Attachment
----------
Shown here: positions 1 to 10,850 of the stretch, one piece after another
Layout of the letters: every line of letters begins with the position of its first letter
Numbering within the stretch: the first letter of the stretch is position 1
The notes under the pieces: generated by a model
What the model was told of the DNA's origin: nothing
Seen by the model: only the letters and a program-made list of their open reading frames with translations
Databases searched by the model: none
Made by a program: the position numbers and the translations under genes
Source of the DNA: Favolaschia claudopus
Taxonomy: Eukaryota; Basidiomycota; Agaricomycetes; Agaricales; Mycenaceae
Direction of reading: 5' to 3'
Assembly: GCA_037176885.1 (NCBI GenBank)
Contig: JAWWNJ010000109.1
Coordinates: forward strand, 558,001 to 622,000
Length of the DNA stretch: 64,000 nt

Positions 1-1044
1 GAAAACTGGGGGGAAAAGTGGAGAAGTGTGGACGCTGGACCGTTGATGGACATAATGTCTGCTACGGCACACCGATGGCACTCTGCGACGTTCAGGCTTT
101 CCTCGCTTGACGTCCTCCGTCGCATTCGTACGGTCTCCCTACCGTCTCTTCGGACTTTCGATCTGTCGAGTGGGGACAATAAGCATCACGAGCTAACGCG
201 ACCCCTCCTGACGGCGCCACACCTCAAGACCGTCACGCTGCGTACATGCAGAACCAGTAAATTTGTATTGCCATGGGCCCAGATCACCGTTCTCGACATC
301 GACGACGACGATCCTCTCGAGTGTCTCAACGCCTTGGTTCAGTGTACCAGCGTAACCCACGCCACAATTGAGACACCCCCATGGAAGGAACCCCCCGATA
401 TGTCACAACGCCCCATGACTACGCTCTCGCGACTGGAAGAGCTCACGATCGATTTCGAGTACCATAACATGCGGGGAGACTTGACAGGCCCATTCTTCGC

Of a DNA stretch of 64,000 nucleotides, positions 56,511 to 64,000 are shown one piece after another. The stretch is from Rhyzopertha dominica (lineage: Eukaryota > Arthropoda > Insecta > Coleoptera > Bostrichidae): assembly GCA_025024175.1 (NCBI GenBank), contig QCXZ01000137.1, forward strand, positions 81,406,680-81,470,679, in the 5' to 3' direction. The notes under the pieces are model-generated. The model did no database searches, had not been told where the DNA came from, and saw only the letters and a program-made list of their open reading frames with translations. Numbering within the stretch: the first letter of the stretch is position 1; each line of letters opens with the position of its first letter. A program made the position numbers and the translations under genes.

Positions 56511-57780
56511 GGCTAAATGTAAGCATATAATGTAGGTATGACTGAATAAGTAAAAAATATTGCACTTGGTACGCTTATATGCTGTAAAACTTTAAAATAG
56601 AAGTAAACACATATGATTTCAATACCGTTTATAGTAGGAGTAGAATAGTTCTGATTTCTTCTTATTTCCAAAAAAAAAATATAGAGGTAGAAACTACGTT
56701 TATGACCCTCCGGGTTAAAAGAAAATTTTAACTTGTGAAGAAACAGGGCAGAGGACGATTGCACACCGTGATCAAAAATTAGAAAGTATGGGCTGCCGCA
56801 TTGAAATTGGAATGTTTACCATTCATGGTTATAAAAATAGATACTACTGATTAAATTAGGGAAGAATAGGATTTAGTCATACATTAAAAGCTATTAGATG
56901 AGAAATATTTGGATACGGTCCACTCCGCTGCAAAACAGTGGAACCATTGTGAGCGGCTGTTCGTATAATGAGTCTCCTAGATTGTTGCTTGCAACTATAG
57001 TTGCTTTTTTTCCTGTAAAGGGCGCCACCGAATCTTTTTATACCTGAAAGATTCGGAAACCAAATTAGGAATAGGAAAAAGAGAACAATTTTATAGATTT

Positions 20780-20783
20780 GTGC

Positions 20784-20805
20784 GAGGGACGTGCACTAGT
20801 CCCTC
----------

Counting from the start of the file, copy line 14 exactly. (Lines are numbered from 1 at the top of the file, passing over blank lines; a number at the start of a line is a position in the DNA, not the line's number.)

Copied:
Coordinates: forward strand, 558,001 to 622,000